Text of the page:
I was still in school when the SARS outbreak hit Singapore back in 2003. It was unprecedented at the time, claiming 33 lives and infecting thousands more. That’s why when I heard about a new, rampant virus spreading in the city of Wuhan, I was apprehensive. There was very little information coming out of China, but from what we knew, it was very infectious.
But, what makes the COVID-19(Coronavirus Disease 2019) outbreak different from the SARS epidemic back then is that social media is now used as a trusted news source by many. This means that when people found out about the COVID-19 on places like Facebook or Whatsapp, some of that news was accompanied by false or unverified information.
The result? Boxes after boxes of masks went out of stock at stores like Watsons and Guardian, an online petition calling for Singapore to ban travellers from China gathered 100,000 signatures in just a few days, and landlords were turning away their own tenants returning from China out of fear of getting infected.
As a doctor, I feel that one of the most important things we need to combat against the COVID-19 is facts. That is why I’ll be addressing some of the more common myths below in the hopes that you’ll come out with the best tools you need to defend yourself against infection.
We’ve all probably been prescribed antibiotics at some point in our lives. They are particularly useful in combating bacterial infections, but the truth is, they are ineffective against viruses like the common cold or influenza. This also means that they are ineffective against the COVID-19. So, if you happen to have some antibiotics in your medicine cabinet, taking them won’t do anything to prevent or treat the virus. Also, in general, you should only take antibiotics if they have been prescribed for you by a doctor.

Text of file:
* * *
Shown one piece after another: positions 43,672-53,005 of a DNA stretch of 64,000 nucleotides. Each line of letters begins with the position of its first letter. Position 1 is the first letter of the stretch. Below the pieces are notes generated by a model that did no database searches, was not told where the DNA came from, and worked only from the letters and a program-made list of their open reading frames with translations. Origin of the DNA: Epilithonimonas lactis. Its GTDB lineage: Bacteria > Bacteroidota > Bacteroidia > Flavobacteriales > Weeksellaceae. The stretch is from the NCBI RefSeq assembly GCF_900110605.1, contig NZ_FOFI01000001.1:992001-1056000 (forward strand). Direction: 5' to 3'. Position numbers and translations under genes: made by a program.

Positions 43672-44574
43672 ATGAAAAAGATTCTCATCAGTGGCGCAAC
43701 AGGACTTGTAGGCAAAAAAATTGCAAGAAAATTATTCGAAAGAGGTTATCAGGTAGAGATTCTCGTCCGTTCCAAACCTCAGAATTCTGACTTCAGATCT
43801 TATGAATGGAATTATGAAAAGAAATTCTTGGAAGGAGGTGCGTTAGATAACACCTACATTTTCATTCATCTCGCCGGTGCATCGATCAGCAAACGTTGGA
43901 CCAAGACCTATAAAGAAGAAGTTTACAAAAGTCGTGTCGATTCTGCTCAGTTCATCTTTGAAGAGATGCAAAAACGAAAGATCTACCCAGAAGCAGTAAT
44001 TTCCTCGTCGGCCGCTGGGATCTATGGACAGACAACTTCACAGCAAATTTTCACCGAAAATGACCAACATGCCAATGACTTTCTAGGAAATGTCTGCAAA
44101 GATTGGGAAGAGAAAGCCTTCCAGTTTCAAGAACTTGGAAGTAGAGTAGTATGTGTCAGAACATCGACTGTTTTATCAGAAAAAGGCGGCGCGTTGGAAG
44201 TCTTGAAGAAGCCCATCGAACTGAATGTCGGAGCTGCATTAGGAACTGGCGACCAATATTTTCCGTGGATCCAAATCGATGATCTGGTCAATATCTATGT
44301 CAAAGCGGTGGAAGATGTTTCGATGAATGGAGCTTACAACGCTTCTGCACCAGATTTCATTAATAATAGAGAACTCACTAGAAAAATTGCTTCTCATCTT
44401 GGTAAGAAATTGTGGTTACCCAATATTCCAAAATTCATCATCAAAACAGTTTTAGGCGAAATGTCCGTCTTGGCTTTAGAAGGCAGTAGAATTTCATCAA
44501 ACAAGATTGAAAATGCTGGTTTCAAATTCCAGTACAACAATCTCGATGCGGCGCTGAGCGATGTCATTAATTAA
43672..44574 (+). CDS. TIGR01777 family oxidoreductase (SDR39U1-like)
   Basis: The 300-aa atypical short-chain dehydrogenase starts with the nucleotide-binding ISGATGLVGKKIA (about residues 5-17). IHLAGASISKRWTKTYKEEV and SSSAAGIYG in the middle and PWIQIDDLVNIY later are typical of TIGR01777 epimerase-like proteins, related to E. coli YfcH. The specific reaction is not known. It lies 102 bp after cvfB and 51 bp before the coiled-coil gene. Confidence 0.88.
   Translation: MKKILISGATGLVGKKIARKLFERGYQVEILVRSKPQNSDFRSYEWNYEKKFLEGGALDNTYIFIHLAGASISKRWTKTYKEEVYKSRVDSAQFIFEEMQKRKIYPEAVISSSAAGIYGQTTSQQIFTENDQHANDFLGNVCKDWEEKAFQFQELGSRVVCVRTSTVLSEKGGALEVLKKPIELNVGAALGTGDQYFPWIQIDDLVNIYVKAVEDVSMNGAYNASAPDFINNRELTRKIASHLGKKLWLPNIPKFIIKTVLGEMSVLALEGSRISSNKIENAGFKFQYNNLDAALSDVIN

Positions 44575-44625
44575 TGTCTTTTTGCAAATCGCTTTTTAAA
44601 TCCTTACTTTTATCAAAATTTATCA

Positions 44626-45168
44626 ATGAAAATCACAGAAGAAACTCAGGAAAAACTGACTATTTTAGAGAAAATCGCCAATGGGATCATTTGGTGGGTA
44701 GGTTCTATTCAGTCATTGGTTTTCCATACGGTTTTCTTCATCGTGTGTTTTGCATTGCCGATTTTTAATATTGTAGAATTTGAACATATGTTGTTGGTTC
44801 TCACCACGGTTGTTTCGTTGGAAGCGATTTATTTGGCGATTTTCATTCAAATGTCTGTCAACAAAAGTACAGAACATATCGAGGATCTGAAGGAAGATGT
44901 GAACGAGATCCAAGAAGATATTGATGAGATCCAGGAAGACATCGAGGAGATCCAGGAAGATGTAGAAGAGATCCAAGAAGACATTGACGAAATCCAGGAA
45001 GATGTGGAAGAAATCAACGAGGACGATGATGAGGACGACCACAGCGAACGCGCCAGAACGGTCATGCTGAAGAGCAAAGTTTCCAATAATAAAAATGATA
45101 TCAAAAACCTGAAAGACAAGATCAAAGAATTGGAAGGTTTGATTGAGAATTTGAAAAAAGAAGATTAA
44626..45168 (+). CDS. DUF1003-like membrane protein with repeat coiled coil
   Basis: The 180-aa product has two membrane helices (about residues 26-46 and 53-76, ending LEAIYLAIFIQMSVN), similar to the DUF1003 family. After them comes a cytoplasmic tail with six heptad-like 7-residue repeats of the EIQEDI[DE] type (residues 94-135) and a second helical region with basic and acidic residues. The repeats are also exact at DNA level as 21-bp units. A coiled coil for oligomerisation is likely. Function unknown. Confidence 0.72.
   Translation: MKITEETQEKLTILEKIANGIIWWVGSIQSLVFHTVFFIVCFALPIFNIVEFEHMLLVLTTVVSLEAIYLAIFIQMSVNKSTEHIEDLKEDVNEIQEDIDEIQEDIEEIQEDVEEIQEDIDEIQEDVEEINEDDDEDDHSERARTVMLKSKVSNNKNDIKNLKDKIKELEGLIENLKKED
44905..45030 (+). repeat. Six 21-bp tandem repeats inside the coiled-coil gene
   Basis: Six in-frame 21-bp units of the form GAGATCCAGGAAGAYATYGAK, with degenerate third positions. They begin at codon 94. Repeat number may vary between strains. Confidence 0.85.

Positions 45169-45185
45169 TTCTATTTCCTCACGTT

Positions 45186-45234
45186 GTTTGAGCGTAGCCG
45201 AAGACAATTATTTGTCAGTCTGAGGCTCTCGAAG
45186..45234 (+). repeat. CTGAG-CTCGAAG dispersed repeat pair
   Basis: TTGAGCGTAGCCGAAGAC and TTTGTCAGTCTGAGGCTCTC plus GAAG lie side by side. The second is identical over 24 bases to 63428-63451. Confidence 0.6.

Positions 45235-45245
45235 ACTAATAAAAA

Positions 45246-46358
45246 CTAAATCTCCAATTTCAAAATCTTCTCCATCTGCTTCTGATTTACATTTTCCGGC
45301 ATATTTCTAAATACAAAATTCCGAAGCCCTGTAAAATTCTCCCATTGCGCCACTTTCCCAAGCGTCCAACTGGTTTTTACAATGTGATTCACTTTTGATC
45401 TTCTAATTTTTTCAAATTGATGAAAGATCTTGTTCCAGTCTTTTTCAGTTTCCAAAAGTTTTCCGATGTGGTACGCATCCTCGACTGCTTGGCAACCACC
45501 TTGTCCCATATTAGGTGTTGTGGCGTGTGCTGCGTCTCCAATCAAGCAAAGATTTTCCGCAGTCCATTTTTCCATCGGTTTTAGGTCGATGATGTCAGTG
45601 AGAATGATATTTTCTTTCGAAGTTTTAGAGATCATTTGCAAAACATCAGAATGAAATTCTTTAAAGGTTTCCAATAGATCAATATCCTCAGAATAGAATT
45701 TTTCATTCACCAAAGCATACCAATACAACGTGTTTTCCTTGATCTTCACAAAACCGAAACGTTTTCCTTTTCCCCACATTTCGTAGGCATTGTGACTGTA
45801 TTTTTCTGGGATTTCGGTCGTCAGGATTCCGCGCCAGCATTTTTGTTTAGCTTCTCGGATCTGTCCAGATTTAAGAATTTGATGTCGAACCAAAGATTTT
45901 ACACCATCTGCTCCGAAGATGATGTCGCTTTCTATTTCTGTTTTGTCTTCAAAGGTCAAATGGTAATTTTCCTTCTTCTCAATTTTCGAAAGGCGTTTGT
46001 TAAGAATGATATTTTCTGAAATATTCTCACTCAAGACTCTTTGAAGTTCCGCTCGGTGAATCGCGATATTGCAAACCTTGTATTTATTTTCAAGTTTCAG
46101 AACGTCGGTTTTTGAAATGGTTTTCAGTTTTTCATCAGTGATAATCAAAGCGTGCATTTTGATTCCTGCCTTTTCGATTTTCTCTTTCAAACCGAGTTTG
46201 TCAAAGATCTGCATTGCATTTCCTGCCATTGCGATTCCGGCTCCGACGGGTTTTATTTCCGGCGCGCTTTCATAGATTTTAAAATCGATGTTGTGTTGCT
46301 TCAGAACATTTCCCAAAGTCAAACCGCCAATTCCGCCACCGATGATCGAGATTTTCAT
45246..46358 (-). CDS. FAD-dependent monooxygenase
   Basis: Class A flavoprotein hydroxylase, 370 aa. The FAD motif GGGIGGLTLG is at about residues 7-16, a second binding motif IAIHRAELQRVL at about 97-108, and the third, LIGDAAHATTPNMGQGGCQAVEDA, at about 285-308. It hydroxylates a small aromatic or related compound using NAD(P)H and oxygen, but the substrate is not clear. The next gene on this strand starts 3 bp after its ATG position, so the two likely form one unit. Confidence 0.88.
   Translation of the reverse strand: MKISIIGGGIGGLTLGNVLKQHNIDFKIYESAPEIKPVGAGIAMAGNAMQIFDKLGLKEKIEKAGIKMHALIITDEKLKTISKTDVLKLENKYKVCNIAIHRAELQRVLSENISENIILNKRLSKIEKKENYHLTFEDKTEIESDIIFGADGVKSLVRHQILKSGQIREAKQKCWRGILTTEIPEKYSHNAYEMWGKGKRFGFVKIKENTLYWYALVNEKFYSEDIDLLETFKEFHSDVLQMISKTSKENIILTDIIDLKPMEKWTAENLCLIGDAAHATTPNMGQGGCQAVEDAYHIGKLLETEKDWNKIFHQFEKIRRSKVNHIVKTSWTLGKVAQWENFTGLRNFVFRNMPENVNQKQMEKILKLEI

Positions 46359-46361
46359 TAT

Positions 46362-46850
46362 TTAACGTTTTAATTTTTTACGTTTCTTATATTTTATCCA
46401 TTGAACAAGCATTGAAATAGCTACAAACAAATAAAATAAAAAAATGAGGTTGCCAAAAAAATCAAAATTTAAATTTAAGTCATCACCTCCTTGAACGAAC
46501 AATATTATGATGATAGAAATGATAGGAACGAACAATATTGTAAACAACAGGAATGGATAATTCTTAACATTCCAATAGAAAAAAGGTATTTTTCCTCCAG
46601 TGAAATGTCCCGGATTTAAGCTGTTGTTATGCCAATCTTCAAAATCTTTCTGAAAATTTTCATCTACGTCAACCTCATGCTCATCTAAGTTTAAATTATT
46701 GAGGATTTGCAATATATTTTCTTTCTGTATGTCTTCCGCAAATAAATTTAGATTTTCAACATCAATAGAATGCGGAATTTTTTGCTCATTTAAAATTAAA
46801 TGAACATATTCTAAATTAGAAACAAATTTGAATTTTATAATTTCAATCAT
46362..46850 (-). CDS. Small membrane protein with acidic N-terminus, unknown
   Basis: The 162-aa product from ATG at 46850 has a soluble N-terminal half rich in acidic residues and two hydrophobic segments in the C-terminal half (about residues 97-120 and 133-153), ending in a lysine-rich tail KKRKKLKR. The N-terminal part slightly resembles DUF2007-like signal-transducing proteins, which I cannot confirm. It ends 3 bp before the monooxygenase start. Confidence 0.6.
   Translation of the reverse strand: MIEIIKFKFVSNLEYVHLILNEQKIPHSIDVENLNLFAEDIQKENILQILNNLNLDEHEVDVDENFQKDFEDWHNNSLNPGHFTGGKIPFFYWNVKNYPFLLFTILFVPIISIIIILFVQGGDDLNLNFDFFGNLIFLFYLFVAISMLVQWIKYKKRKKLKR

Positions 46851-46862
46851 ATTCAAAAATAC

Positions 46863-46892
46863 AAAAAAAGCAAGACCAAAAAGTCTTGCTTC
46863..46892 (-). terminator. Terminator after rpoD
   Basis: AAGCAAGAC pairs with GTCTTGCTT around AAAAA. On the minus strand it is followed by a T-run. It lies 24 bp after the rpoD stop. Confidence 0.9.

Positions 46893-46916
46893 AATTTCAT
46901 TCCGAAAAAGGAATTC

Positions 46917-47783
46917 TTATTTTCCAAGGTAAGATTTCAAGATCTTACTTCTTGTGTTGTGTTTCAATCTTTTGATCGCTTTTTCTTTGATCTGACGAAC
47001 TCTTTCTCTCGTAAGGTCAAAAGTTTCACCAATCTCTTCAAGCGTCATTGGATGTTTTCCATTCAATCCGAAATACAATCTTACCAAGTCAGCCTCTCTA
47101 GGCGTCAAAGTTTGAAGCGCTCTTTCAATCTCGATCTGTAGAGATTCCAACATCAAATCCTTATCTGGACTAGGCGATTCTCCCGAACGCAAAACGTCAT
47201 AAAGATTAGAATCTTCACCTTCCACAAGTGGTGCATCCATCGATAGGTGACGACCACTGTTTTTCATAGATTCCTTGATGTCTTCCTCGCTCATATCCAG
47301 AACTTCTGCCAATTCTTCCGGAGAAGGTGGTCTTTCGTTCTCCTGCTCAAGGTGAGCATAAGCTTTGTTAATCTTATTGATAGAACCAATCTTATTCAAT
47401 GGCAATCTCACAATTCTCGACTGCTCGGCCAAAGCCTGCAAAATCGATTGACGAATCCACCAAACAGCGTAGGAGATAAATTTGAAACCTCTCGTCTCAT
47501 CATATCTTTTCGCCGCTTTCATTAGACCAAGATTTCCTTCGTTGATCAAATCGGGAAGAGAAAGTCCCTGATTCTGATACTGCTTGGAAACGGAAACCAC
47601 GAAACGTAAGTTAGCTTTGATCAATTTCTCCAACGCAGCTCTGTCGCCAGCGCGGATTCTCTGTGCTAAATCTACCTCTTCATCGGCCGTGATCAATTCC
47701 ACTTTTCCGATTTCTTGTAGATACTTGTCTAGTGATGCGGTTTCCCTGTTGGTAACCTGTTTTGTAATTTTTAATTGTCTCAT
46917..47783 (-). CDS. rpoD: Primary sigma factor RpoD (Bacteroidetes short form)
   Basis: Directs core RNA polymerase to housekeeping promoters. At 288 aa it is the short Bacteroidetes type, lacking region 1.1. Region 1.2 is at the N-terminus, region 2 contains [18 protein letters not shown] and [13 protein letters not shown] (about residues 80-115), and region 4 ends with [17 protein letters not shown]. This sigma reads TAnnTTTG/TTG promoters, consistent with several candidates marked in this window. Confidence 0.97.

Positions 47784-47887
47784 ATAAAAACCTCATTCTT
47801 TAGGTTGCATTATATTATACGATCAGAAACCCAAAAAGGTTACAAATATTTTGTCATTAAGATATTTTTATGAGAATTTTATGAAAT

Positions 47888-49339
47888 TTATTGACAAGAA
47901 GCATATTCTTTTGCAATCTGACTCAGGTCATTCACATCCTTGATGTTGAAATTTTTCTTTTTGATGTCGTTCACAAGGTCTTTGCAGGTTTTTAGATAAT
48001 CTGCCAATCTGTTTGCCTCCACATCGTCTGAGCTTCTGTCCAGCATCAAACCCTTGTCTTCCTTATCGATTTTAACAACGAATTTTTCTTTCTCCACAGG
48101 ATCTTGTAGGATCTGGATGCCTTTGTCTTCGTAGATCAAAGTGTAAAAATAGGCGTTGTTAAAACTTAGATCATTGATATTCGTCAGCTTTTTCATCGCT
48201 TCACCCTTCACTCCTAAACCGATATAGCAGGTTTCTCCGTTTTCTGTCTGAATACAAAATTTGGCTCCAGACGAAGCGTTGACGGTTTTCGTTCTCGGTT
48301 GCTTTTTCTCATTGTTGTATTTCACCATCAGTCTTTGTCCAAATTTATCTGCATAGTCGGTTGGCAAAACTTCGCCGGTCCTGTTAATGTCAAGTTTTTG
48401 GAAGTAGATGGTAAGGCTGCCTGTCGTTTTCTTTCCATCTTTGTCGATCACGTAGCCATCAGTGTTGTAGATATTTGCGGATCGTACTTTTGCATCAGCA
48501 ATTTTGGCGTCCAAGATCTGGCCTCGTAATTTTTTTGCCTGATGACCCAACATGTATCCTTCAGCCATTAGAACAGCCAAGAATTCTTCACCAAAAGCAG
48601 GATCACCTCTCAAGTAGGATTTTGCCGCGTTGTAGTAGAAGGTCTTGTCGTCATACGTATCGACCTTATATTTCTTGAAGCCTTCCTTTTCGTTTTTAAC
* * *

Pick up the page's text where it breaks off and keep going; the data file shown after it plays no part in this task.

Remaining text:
At the moment, there is no antiviral drug available to combat the COVID-19. But, instead of worrying, here’s an important statistic: over 3,000 patients worldwide have recovered successfully, including 6 local cases. As long as you are healthy and have no underlying medical conditions, the recovery advice for the COVID-19 is actually similar to the flu — plenty of rest and lots of fluids.
Plenty of people in Singapore have been hoarding masks, to the extent that the government has opted to give 4 free masks to each household with instructions to only use them when unwell. This has caused a lot of confusion, because shouldn’t you be wearing masks to protect against the virus in the first place?
I understand that wearing a mask may make you feel safe against the virus, but it is true that it is more helpful when you are already sick. Surgical masks like the ones given out by the government are actually used to prevent the wearer from spreading their own germs to other people when they cough or sneeze. They are not very effective in preventing you from inhaling in small, airborne particles.
Also, masks are not helpful when it comes to contact transmission. Even if some masks might filter out airborne particles, it will not help if someone sneezes onto a doorknob and you touch it moments later. If you’re healthy, the best way to prevent the spread of the disease is to practice good hygiene. Wash your hands regularly with soap and if needed, use hand sanitizer.